I was particularly interested when I saw this post because I make it a point to tell students in my introductory courses that my objectives for the course include both subject knowledge and life skills - the first is econ-specific but the second is not. By 'life skills', I mean critical thinking (which I consider most important) but also the more mundane but clearly-important-for-success-in-life skills like teamwork, communication and time management. I began naming these skills as specific objectives for the course because I got tired of dealing with students who would turn in work that was incredibly poorly written but who would complain when I marked them down and argue, "But I answered the question correctly!"

On my course website, I have links to campus resources for students, like the counseling center, but it hadn't really occurred to me to link to other resources, like StudyRails. I'll need to think about whether if it's appropriate to link to private, for-profit services, since it will seem like I'm endorsing them. I also just don't know of other services that might be worth linking to but if anyone has suggestions, feel free to leave them in the comments.

Thursday, July 17, 2008

Intrinsic vs. extrinsic incentives

Somewhat related to my struggle to trust my students is my interest in intrinsic versus extrinsic incentives. Economistmom wrote a post about handling her daughter's allowance, which led me to comment that when I was growing up, my mom always said that our allowances were not 'payment' for doing household chores, we were supposed to do chores simply because it was our responsibility as members of the family. Tyler Cowen makes a similar point in Discover Your Inner Economist, arguing that if you pay your kids to do stuff that it can actually be a weaker incentive than relying on their sense of familial duty. But on the other hand, the ed policy world was buzzing a few weeks ago when New York City received a prestigious award for its "Million" Campaign, in which students receive cell phones and prizes as rewards for academic achievement.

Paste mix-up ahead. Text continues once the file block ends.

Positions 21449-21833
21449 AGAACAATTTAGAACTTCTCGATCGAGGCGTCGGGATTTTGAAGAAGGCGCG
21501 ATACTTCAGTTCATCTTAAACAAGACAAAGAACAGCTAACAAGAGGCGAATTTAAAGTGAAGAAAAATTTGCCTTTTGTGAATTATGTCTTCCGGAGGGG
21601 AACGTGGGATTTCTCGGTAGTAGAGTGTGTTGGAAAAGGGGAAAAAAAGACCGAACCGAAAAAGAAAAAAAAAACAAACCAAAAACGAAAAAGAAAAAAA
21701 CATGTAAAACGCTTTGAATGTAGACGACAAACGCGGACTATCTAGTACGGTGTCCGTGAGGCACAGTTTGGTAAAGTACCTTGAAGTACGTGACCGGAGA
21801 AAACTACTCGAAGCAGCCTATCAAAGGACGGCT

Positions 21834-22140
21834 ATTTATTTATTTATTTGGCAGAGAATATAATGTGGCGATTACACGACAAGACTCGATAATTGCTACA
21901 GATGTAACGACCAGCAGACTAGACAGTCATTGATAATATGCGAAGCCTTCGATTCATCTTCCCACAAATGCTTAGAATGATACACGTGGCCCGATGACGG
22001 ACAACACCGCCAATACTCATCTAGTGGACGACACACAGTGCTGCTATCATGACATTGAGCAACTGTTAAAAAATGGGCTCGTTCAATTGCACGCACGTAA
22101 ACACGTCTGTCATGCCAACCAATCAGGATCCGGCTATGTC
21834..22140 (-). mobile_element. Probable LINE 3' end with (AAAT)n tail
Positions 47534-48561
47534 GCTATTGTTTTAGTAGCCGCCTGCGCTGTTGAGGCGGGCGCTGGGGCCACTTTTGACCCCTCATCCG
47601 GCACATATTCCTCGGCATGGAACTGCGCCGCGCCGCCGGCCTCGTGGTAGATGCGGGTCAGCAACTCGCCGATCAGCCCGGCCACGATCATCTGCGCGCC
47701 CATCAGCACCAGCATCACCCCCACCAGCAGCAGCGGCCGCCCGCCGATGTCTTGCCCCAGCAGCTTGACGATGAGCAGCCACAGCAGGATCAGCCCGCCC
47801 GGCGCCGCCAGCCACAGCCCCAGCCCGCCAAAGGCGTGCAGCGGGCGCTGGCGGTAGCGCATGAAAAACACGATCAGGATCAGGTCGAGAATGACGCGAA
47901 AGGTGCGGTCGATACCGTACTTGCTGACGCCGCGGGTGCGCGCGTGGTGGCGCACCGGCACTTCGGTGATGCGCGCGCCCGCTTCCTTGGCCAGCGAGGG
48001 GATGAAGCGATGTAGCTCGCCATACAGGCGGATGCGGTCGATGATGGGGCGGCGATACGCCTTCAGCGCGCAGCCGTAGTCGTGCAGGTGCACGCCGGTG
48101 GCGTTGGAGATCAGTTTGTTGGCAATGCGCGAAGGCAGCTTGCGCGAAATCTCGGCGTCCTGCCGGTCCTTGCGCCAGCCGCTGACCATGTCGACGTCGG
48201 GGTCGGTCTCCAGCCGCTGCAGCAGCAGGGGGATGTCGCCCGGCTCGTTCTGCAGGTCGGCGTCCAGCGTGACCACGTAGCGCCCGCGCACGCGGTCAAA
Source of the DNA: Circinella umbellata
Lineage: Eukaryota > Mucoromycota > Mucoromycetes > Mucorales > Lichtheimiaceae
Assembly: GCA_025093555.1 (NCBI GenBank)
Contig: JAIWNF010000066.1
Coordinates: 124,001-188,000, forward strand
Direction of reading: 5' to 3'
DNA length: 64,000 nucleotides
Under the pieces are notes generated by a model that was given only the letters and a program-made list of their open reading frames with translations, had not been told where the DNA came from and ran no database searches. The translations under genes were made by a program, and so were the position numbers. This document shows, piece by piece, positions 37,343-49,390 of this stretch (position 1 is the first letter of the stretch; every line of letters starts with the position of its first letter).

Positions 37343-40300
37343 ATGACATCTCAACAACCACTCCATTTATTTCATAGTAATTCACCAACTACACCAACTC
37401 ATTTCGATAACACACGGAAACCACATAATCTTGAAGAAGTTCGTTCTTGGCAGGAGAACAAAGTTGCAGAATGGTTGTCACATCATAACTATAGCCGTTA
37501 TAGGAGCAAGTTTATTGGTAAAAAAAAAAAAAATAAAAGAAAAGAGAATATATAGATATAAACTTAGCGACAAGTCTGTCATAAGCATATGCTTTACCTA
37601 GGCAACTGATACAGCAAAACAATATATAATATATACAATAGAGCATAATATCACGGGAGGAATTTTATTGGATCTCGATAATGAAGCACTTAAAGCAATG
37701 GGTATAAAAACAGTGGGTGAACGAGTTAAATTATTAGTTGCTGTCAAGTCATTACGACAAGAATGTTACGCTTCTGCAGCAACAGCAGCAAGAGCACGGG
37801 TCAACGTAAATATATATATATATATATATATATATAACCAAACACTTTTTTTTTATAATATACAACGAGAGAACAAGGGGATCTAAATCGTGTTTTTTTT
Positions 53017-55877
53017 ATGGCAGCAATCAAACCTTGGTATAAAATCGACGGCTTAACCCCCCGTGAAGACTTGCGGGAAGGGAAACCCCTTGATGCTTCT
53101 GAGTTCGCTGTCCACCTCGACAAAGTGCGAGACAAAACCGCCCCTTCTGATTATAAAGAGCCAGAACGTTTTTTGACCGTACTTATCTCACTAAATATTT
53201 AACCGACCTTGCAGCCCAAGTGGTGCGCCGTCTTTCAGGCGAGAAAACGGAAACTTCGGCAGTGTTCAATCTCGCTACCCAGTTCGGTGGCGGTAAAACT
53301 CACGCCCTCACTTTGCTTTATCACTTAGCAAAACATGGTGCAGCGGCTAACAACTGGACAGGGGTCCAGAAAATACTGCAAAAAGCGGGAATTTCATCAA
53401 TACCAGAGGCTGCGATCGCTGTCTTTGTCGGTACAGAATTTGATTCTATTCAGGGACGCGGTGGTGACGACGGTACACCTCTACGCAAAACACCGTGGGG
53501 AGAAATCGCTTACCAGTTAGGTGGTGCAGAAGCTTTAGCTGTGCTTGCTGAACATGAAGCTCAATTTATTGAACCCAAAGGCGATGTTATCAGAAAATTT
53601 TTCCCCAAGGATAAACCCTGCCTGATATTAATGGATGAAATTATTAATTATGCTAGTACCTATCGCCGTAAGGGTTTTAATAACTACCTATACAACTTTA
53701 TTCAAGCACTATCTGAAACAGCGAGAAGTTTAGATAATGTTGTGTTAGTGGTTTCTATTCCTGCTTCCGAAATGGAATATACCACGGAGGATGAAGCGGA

On the face of it, I wasn't thrilled when I first heard about the Million Campaign, precisely because I'm skeptical that a program that relies on extrinsic rewards can have lasting effects on student achievement. But what I find interesting (and granted, I know very little about the program) is that I have heard anecdotal stories about kids who, because of the program, begin to develop intrinsic motivation to succeed. That is, the program is targeted specifically at kids for whom academic success is not considered "cool" and so they have simply never tried very hard. When they actually start studying and learning, even though that effort begins as a way to earn extrinsic rewards, they also begin to discover that they like learning.